By the late sixteenth century, London’s Dutch Church, re-established in the reign of Elizabeth I, served as an important center for the city and country’s Dutch community. The church was granted a new charter by Elizabeth I on 24 February 1560. Waves of Protestant immigrants coming to London and its surrounding towns from the Low Countries in the 1560s and 1570s meant that the church was taking on the role of protector and representative for the growing Dutch population. Throughout Elizabeth’s long reign (1558-1603), these immigrants enjoyed religious freedom, and, for the greater part of this period, lived amicably with their English neighbors. Beginning in the early 1590s, however, as plague and famine introduced a period of economic downturn to the city and its English craftsmen, some of them began to aim their discontent at the Dutch community. One example of this intolerance is a four line rhyme recorded by John Strype in his 1824 Annals of the Reformation. On 5 May 1593, this rhyme was found posted on the wall of the Dutch churchyard between the hours of 11.00 p.m. and 12.00 a.m. which reads:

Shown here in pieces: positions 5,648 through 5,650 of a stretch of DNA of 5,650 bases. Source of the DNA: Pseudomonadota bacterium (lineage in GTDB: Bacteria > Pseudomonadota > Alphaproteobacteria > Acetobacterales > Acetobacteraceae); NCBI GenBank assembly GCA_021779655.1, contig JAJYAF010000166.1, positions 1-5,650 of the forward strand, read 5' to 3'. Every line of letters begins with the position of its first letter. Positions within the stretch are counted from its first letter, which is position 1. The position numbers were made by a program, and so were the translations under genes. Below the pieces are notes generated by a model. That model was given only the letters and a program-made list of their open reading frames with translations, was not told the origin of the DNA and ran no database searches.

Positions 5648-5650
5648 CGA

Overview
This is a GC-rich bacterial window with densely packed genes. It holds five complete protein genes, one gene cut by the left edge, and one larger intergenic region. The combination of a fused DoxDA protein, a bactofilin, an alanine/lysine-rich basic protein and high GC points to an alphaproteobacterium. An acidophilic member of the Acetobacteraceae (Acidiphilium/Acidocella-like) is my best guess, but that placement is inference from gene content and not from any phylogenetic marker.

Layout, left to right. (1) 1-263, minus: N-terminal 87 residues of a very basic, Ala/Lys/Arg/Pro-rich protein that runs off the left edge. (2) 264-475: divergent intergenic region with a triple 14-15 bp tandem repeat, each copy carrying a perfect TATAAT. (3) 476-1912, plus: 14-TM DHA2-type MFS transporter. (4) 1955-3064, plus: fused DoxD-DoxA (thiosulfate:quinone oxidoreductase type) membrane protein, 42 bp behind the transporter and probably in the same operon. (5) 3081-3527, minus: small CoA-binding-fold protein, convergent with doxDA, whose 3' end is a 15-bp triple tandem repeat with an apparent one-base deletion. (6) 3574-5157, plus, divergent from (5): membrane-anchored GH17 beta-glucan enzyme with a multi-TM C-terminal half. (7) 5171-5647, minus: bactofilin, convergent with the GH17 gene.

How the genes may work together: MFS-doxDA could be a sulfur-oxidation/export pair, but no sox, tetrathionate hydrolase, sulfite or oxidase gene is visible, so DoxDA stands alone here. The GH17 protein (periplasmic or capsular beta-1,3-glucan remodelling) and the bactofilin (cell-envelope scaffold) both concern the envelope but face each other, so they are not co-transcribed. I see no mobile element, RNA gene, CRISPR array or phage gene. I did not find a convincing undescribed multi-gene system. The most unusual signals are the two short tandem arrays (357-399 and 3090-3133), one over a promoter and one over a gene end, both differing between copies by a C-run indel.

‘You, strangers, that inhabit this land,
Note this same writing, do it understand,
Conceive it well, for safeguard of your lives
Your goods, your children and your dearest wives’.
The following day, this rhyme was reported to city council. Orders were given to the lord mayor and aldermen to increase their watch over English master craftsmen and their apprentices. As a result, some unnamed apprentices were jailed, and the Dutch community remained free from harm.
Despite the nonviolent outcome of this case, the 1590s nevertheless saw a rise of tensions between London craftsmen and immigrant communities that continued into the next century. This rhyme, along with other examples of these tensions will serve as a focal point for my MA thesis on London’s English and immigrant weavers in the late sixteenth and early seventeenth centuries.
MA Candidate, University of Central Oklahoma